4 thoughts on “Poverty in Britain, past and present”

  1. Posted 02/09/2009 at 10:46 | Permalink

    There seem to be three different kinds of ‘relative’ poverty:
    a. compared with other people in the same country
    b. compared with other people in different countries
    c. compared with people in the past (’a foreign country’, according to L.P. Hartley).

    Given that economic resources are scarce by definition, I wonder if it might be more productive to think about relative well-offness (I could say ‘wealth’, but that is perhaps too narrow a concept).

    I like the definition of ‘marketing’ that says it tries to make people feel dissatisfied. I tend to resist this; though possibly other people with the same level of incomes are more amenable. Are they really ‘worse off’ than me?

  2. Posted 02/09/2009 at 10:46 | Permalink

    There seem to be three different kinds of ‘relative’ poverty:
    a. compared with other people in the same country
    b. compared with other people in different countries
    c. compared with people in the past (’a foreign country’, according to L.P. Hartley).

    Given that economic resources are scarce by definition, I wonder if it might be more productive to think about relative well-offness (I could say ‘wealth’, but that is perhaps too narrow a concept).

    I like the definition of ‘marketing’ that says it tries to make people feel dissatisfied. I tend to resist this; though possibly other people with the same level of incomes are more amenable. Are they really ‘worse off’ than me?

  3. Posted 02/09/2009 at 10:52 | Permalink

    I suppose what I’m getting at is that the very concept of measuring different people’s subjective state of satisfaction is extremely tricky.

    Pandering to envy doesn’t sound very attractive; and the assumption that people have ‘rights’ (’entitlements’) to charity (such as transfer payments from the general body of taxpayers) is not one I have much sympathy for. I prefer voluntary charity to ‘coercive’ charity!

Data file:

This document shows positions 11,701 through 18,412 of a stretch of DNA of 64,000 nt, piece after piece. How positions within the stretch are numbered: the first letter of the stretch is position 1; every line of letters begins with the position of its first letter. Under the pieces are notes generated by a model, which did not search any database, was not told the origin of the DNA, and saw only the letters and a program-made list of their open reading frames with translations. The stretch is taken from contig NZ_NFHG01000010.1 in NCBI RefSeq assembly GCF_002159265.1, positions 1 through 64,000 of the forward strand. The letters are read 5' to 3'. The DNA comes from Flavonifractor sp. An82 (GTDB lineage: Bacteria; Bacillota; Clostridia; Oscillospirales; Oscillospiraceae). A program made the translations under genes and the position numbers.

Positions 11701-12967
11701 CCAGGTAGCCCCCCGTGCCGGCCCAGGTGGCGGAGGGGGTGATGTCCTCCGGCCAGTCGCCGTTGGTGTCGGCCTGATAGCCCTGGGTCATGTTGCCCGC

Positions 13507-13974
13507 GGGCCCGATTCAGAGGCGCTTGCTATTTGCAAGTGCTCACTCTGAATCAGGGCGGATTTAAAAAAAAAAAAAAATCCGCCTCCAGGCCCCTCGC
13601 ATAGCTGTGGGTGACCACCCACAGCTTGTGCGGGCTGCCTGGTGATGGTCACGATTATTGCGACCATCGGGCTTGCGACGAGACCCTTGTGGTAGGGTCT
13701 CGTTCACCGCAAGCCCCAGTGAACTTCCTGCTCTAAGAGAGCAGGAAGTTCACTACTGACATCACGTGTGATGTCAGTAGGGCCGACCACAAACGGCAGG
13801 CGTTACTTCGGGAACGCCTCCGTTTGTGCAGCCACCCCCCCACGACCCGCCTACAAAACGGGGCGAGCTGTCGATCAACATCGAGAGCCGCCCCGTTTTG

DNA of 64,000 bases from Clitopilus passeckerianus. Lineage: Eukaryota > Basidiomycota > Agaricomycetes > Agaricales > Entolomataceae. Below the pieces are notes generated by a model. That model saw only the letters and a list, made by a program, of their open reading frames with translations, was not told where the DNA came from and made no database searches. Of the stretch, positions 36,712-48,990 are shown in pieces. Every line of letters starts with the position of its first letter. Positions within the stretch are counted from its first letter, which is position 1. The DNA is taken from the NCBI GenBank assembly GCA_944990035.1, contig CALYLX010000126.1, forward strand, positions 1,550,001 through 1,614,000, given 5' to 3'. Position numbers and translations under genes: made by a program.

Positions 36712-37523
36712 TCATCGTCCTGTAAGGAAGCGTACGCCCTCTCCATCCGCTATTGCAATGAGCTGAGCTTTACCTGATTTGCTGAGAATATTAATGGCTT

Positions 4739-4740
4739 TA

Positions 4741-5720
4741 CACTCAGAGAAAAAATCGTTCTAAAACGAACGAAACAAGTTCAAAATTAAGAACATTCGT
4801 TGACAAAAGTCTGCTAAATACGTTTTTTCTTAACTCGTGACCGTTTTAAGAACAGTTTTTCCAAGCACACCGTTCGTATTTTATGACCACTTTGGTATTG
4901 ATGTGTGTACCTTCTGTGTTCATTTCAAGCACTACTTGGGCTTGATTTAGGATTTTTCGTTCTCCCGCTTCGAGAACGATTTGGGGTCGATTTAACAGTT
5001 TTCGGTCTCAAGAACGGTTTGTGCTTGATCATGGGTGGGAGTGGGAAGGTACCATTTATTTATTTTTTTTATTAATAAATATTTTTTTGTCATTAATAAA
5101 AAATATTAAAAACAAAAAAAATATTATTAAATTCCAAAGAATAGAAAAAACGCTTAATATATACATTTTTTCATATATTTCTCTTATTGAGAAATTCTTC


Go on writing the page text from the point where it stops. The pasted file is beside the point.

I tend to detect ‘national socialism’ underlying many arguments for government interference. Perhaps Cowperthwaite in Hong Kong was right to resist the compilation of national income statistics in the first place.

  4. Posted 02/09/2009 at 10:52 | Permalink

    I suppose what I’m getting at is that the very concept of measuring different people’s subjective state of satisfaction is extremely tricky.

    Pandering to envy doesn’t sound very attractive; and the assumption that people have ‘rights’ (’entitlements’) to charity (such as transfer payments from the general body of taxpayers) is not one I have much sympathy for. I prefer voluntary charity to ‘coercive’ charity!

    I tend to detect ‘national socialism’ underlying many arguments for government interference. Perhaps Cowperthwaite in Hong Kong was right to resist the compilation of national income statistics in the first place.

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